Welcome to Liz’s Lemonade Stand, where the lemons of life are twisted into the sweetest lemonade.
As a natural resources student, you might expect that the only beauty product I own is a bar of soap. Contrary to the stereotype, at this moment, I own three kinds of mascara, two eye shadow pallets, one eyeliner pencil, and an eyelash curler. I keep my morning routine simple: liquid foundation and a quick check of the forecast. Rain today? Better use waterproof mascara. Occasionally, if I’m feeling fancy or artistic, I’ll play around with eye shadow, but nine times out of ten, I’m simply too lazy. However, if it’s Sunday, then the makeup stays off my face.
Self-declared no makeup days have taken me a very long time to get comfortable with. Like every human being wandering around today’s advertisement-plastered world, I too am inadvertently influenced by the beauty standards set by glowing Photoshopped spreads. I have very blonde eyelashes- a trivial, genetically determined feature that I felt insecure about. For a period of time, I disliked even going to the grocery store without my eyelashes darkened by mascara. If I had been lounging around my house all day sans mascara but then needed to run an errand, off to the bathroom cabinet I’d scamper for my tube of confidence. Insecurities like this plagued my awkward years; I know I am not alone in these sentiments.
Finally, this year, I decided that enough was enough. I was irritated that my sense of self-confidence was being derived solely from a little bristled wand, yet I couldn’t just let it go either. Years of body image struggle had rooted the idea that my eyelashes weren’t good enough deep in my mind. Luckily, college brought some amazing young women into my life that have taught me the value of being comfortable in my own skin without makeup. I envied their ability to be so at ease without altering their appearance to fit societal expectations. And you know what? They are just as beautiful as the girls in Photoshopped ads. Despite this, the pest in the back of my mind continued to feed me a diet of lies, and I remained convinced that I needed my mascara to look and feel even remotely good.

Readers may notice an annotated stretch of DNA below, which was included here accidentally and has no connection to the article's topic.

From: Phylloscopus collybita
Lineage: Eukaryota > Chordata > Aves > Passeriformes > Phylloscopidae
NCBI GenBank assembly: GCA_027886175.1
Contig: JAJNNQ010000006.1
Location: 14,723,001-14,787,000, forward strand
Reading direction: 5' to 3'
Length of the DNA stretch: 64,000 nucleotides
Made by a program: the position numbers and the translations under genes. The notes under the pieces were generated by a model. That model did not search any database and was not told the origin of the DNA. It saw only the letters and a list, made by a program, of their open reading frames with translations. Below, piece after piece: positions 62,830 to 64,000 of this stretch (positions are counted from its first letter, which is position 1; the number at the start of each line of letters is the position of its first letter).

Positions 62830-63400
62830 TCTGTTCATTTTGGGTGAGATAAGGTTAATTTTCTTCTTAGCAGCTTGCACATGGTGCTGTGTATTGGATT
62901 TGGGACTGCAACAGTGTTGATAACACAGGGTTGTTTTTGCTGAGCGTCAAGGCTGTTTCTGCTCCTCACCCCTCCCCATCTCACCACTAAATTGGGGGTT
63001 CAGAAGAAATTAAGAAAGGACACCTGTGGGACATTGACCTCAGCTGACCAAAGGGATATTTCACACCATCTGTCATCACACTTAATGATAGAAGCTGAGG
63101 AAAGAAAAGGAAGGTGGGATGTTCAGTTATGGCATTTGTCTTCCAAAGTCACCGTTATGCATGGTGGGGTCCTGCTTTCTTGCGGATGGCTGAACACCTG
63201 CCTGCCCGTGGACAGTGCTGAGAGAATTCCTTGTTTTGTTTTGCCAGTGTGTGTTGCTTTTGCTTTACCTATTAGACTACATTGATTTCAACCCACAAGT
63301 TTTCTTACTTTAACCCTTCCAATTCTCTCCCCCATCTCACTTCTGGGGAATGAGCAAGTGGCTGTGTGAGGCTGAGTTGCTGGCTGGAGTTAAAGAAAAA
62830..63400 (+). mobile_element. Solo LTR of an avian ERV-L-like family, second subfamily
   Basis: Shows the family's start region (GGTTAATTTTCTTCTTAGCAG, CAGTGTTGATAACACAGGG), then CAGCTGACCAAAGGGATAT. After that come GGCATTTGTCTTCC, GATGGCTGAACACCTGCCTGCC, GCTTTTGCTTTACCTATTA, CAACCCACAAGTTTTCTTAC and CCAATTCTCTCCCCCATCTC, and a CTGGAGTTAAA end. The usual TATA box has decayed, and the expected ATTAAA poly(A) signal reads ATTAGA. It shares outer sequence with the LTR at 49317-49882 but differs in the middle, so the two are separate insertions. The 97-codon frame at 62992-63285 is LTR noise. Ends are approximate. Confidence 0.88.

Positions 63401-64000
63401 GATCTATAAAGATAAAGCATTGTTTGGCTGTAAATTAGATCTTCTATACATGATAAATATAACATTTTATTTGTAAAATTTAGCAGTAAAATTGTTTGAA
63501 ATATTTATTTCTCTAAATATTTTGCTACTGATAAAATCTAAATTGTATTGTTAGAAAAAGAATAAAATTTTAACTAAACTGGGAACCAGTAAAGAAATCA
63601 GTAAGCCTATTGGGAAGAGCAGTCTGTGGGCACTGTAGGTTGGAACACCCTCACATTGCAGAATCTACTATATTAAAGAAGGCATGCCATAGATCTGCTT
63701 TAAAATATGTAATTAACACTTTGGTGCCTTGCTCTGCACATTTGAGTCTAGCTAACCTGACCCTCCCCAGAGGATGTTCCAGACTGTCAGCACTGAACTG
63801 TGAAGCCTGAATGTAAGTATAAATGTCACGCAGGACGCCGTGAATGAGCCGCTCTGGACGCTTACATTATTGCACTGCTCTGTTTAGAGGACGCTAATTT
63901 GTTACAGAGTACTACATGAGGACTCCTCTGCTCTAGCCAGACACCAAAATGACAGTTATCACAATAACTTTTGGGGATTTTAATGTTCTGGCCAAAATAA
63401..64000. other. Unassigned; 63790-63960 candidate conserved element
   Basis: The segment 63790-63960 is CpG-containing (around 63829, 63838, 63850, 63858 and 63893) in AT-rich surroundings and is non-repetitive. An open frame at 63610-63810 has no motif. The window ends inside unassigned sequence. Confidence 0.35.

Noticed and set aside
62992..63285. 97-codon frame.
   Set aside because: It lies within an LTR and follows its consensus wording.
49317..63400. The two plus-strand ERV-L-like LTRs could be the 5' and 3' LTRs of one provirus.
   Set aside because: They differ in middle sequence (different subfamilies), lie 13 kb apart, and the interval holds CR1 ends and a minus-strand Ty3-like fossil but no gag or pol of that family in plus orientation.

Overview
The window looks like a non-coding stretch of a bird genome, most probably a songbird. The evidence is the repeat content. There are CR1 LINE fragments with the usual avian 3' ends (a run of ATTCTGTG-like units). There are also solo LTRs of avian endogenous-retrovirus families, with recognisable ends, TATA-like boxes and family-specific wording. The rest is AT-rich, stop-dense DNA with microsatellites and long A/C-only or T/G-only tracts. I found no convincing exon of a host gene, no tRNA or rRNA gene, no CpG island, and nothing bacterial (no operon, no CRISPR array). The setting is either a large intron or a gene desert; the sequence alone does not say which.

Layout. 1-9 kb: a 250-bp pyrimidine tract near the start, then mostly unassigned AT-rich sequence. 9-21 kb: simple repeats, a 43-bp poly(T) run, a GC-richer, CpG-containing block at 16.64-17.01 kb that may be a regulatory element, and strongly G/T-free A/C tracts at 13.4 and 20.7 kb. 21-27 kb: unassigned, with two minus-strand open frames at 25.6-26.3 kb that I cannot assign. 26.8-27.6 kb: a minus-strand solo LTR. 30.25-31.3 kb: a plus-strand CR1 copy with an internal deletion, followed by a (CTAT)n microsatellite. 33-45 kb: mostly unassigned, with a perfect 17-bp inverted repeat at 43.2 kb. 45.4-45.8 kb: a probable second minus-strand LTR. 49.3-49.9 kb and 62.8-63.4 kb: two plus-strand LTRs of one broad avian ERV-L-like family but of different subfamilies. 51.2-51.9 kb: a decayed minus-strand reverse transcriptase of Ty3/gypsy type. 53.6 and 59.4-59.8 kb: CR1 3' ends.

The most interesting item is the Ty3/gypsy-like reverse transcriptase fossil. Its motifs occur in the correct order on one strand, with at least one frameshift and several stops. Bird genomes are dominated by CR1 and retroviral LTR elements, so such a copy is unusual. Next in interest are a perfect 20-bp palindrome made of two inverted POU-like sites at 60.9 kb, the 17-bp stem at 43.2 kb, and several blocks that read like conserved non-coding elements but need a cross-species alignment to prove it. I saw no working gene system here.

This unhealthy cycle finally cracked, but it took a great deal of courage for me to overcome my mental
stumbling block. I’ve set Sunday aside as my 100% no makeup day because it helps me remember that I do not need makeup to be beautiful or feel confident about my appearance. I am in no way condemning the girls who wear heavy makeup; I just question girls’ motives for wearing it. I believe that before the makeup goes on, you need to feel good about yourself. The makeup is there to enhance your beauty; natural beauty radiates when you believe in it. Yes, my eyes stand out when I wear mascara, and yes, I like accenting that particular feature. But, I let myself fall into the trap of only feeling confident when I altered my appearance ever so slightly.
I’m a work in progress, and I have yet to really get it into my head that I can go au natural on a school day. When you’re used to wearing a mask- even one as minimal as just mascara- it’s scary to walk out from behind it. Personally, if I go to class without mascara on, I feel like everyone that speaks to me must be thinking about my lack of makeup and how ugly I am without it. These are foolish things to be fixated on! I have much more important things to be worried about, but I get stuck in a rut of self-shaming. Buying into believing in myself more and the media less is a slow process and some days are better than others.
I do not need makeup to feel amazing. That feeling after a solid run? It will be the same regardless of what my face looks like. The laughs I shared with my friends? Laughter is not determined by the colors on my eyelids. Buying apples and peanut butter at the store? The clerk doesn’t care how much time I spent in front of the mirror.
I recently skimmed over an article on quick ways to streamline your morning routine; I don’t remember the title or source, but one thing in particular has stuck in my memory like a flare. The article said that every woman should make time for mascara, no matter what. It mentioned something about looking fresh-faced and alert. Hold up: you can’t look awake without mascara? Huh?
The beauty industry urges girls and women alike to be confident in femininity, to be bold, sexy, beautiful. Where they have it wrong though is in trying to sell that in a bottle or apply it with a brush; beauty and confidence comes from believing in yourself first. I hope that some day a woman can walk into work with her uniform or business suit on and no makeup and still be taken seriously, not as someone slovenly. You are a masterpiece of several million years of evolution, so embrace it.